Callum Laing is an entrepreneur and investor based in Singapore. He has previously started, built and sold half a dozen businesses and is now a Partner at Unity-Group Private Equity and Co-Founder of The Marketing Group PLC. He is the author two best selling books ‘Progressive Partnerships’ and ‘Agglomerate’.

Connect with Callum here:
twitter.com/laingcallum
linkedin.com/in/callumlaing
Download free copies of his books here: www.callumlaing.com

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Callum Connects

Nadia Al Sheikh, Founder & CEO of Flenco & Deal’n

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Nadia Al Sheikh has created a business module which incorporates philanthropy and business to empower others, and herself, she’s called her business Deal’n.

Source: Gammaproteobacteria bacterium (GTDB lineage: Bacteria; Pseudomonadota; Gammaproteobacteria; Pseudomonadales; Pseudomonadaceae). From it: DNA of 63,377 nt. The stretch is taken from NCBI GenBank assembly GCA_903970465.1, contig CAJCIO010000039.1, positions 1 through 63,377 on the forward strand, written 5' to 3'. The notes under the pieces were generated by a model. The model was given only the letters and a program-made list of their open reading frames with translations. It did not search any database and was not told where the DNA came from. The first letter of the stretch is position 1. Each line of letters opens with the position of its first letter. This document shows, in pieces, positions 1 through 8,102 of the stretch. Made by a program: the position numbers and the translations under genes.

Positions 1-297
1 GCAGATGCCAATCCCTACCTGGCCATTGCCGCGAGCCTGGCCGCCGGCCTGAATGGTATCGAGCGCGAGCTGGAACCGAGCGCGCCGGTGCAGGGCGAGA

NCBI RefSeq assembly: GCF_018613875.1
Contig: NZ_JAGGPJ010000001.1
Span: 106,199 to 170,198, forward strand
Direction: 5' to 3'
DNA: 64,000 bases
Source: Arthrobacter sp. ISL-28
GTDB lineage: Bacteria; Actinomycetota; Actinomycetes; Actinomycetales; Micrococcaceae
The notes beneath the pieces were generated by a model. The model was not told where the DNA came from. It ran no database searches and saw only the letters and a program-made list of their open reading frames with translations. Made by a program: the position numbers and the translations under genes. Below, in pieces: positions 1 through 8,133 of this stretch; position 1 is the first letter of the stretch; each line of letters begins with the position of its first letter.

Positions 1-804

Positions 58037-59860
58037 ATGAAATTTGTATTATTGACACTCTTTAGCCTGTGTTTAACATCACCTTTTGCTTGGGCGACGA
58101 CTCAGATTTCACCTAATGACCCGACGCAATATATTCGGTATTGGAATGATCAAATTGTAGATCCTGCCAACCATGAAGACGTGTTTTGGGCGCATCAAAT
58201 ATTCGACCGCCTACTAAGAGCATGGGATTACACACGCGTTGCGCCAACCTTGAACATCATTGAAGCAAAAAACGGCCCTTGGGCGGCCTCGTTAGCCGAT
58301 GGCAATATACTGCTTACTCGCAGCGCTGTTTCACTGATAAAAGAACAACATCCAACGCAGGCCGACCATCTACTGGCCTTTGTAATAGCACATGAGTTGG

What’s your story?
My story is mirrored in my work. Flenco and our Singaporean eco skin care brand, “Flen” combines Dead Sea minerals from the lowest point of earth with Chinese medicine, which represents the wisdom and mystics of the east and these things represent my journey. I’m a single mother rediscovering my identity at a low point in life. Throughout my journey, determination, flexibility and assertiveness are the pillars of innovation. Thus Deal’n was born after years of groundwork in volunteering with various NGO’s and pursuing my masters degree. Transforming a vision, into a module that incorporates philanthropy and business, with tools to empower others and empower myself!

What excites you most about your industry?
The endless opportunities for improvement, innovation, creativity, free thinking which is mastered through interaction with other players in the market and customers creating a virtual place for brainstorming and the exchange of ideas. An evolving industry that challenges each and every person to use their skills, talents, expertise and utilise all their abilities to claim a slice of the pie.

What’s your connection to Asia?